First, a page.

|Home||Back||Forward||August 29, 1999: Life Moves On|
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The time for Maureen to leave came up very quickly and although she was wanting to go because of all she has to do at home to get ready for her upcoming exhibition, she was troubled to leave as well. On one of her last hikes to say goodbye to the place she made an interesting discovery. She found a mound of debris with a lot of bear hair in it and some bones, all of which would match the description of Rosie. It was also in a place that the cubs often went the two previous years of their lives, less than one kilometer away and in sight of the cabin. We both found it strange that we had never walked there this season before this time, but then realized that neither did Chico or Biscuit. They seemed to be avoiding this place which had been one of their favorites. I guess this might indicate that they remembered all too well what had happened there last fall which was clearly when this pile was made. Grizzly bears often cover their kills by scraping up everything that they can gather in the line of ground duff, to cover and protect what they are eating if it is more than what they can consume as one meal. Our departure was in the middle of September last year so it happened between then and denning time in early November. From what I have seen, the predator is a fairly young male, about seven years old. I have watched him chase Chico and Biscuit twice and am hoping that they will grow a lot this fall and/or that he gets interested in girls soon, not that they will necessarily be interested in him as a partner! We took samples from which DNA should be identifiable if I can think of a way to get as good a sample from one of the other cubs. This would prove whether it is Rosie. I was thinking that I would collect a couple of mosquitoes that are full of blood from around Chico's eyes because she likes for me to brush them away from her face. The blood should be what it takes if I haven't left it too late. The little suckers of our vital fluids are getting a bit scarce. Another source might be shed hair because I hear someone has been successful with hair even if it doesn't have the root attached. I'm not about to try plucking our friends of their new, freshly grown winter plumage.
Both Maureen and I are sure that this is Rosie. What made it very sad was that it used to be one of the cubs favorite places and we can recall many good memories of her right there where Maureen found her.
We just had a visit from the vice director for Kronotsky Preserve, Vladimir Mosolov who, with his interpreter Yuri, spent the last few days here and then left for the City on the same helicopter which came for Maureen. (The City is what most people call Petropavlosk, it being the only city on the peninsula.) This leaves me on my own until about September 16th when Dr. Pahgetnov from Moscow comes for his visit. He is coming with the director for all protected areas of Russia. We are no longer too worried about what this visit could mean because there now seems to have been some clearing up of things that have been misunderstood about our project since its inception. We also have had misunderstandings which were pleasantly cleared up on this visit. We got off on the wrong foot when we came to do this study back in 1996 and only now are we getting things straightened around. It feels great for a change.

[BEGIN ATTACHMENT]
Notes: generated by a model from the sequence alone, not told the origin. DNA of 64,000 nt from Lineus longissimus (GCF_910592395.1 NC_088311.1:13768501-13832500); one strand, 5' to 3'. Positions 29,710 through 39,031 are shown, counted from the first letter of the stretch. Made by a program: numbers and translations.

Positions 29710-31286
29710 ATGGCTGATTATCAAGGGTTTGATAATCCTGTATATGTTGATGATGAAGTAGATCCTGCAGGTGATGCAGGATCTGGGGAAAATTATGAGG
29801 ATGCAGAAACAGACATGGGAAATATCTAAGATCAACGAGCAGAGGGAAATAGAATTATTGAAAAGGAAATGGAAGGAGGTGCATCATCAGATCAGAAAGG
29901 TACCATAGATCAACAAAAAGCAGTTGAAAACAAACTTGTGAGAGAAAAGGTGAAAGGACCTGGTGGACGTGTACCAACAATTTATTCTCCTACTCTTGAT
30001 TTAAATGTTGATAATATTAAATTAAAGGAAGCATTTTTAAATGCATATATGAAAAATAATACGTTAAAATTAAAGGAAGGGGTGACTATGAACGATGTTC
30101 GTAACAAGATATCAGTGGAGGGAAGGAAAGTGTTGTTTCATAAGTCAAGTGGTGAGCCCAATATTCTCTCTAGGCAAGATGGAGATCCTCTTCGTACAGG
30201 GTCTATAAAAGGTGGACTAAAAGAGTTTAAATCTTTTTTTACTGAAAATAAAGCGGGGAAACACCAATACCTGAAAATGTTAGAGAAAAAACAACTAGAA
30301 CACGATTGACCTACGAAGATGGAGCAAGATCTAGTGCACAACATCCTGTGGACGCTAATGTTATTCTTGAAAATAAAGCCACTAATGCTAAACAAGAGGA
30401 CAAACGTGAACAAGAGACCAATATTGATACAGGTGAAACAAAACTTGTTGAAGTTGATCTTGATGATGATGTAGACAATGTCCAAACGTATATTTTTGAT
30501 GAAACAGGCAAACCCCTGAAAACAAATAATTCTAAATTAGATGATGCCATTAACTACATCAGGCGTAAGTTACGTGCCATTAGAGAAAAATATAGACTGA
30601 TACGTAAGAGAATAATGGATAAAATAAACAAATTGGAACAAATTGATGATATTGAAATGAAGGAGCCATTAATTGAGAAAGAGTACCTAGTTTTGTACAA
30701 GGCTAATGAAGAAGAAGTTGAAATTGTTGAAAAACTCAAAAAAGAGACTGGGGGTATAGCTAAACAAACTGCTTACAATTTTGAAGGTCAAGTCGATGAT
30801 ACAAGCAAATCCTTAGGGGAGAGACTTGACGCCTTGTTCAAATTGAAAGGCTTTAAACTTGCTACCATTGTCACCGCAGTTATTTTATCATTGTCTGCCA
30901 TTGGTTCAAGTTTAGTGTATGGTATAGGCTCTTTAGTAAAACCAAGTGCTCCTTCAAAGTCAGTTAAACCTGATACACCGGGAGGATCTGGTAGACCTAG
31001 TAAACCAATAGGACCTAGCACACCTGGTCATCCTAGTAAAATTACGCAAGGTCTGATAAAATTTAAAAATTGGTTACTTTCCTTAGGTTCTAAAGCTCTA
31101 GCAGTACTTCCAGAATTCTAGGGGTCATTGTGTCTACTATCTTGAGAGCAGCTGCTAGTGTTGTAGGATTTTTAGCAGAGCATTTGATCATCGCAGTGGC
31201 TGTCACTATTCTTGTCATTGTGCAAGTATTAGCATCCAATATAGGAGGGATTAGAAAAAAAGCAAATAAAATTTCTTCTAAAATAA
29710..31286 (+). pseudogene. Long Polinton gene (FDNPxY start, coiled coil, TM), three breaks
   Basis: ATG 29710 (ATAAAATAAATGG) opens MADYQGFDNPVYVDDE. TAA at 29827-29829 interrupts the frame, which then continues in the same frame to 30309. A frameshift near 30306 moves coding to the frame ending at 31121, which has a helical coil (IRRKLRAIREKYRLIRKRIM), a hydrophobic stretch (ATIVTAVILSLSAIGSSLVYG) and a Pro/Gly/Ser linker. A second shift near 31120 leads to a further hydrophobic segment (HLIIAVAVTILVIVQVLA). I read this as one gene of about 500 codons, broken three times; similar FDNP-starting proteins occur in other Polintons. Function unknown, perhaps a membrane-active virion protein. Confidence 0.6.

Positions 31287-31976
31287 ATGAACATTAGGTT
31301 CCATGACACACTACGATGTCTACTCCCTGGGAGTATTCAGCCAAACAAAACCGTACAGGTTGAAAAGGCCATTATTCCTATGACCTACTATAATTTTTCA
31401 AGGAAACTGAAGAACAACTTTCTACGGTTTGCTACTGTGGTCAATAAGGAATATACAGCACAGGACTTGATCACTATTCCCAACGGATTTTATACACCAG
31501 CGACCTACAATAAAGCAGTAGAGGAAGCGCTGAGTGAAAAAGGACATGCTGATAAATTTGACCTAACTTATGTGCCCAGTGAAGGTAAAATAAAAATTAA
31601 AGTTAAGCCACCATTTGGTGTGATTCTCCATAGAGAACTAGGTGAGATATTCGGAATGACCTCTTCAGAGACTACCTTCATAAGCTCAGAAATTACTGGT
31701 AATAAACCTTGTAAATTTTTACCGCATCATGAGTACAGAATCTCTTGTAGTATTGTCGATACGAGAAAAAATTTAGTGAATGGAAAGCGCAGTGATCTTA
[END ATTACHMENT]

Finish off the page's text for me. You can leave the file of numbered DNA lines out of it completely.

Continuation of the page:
Maureen mentioned in her last entry a visiting bear who came by the cabin. What she didn't mention was the lesson I learned from that bear. We were getting a bit lax about making sure that the electric fence is always on. One gets to believing that all the bears are educated about it and its not too critical to have it on continually. There are reasons to want it off. For instance, there is often so much build up of static electricity in the cabin that if we hold a fluorescent bulb in our hand it will pulse light with each pulse of the fencer, with no wires connected to the bulb. We also get little shocks from our computer with each pulse. I think it is because the cabin is covered with tin. This day the fence was on. When the bear left the yard, heading for the lake and my plane, I followed out of sight to watch what he did. You can imagine my surprise when he came to the fence around the plane and boat, sniffed it but instead of jumping back he calmly walked right through it and started rubbing heavily on the boat and biting it. I let him finish that because he wasn't doing any harm, the boat being made of tough stuff. However when he got tired of that he stared for the tail of my airplane and I yelled at him to spoil his fun. He left the area in great haste. If I hadn't gone to watch I would have later discovered a not so pretty sight. When I looked for what the problem might be I discovered that I had forgotten to reconnect the wire the day before which I use to disconnect that satellite fence from the rest of the system when I open the gate to take the aircraft out. At this time of year there are many bears passing through the area who might have never been here before, especially young bears, which is what this bear was. (Last evening, during an hour-long flight I counted 131 bears, mostly on the berry tundra along the west coast.) I guess there has to be a certain level of luck involved to survive here without mishap, but one sure can increase the odds of survival if you pay attention to details. Now that Maureen has gone I will have to really be careful because she is always reminding me and reviewing with me what has to be done. However she is the one who hates being shocked by the computer the most. I can live with it most of the time.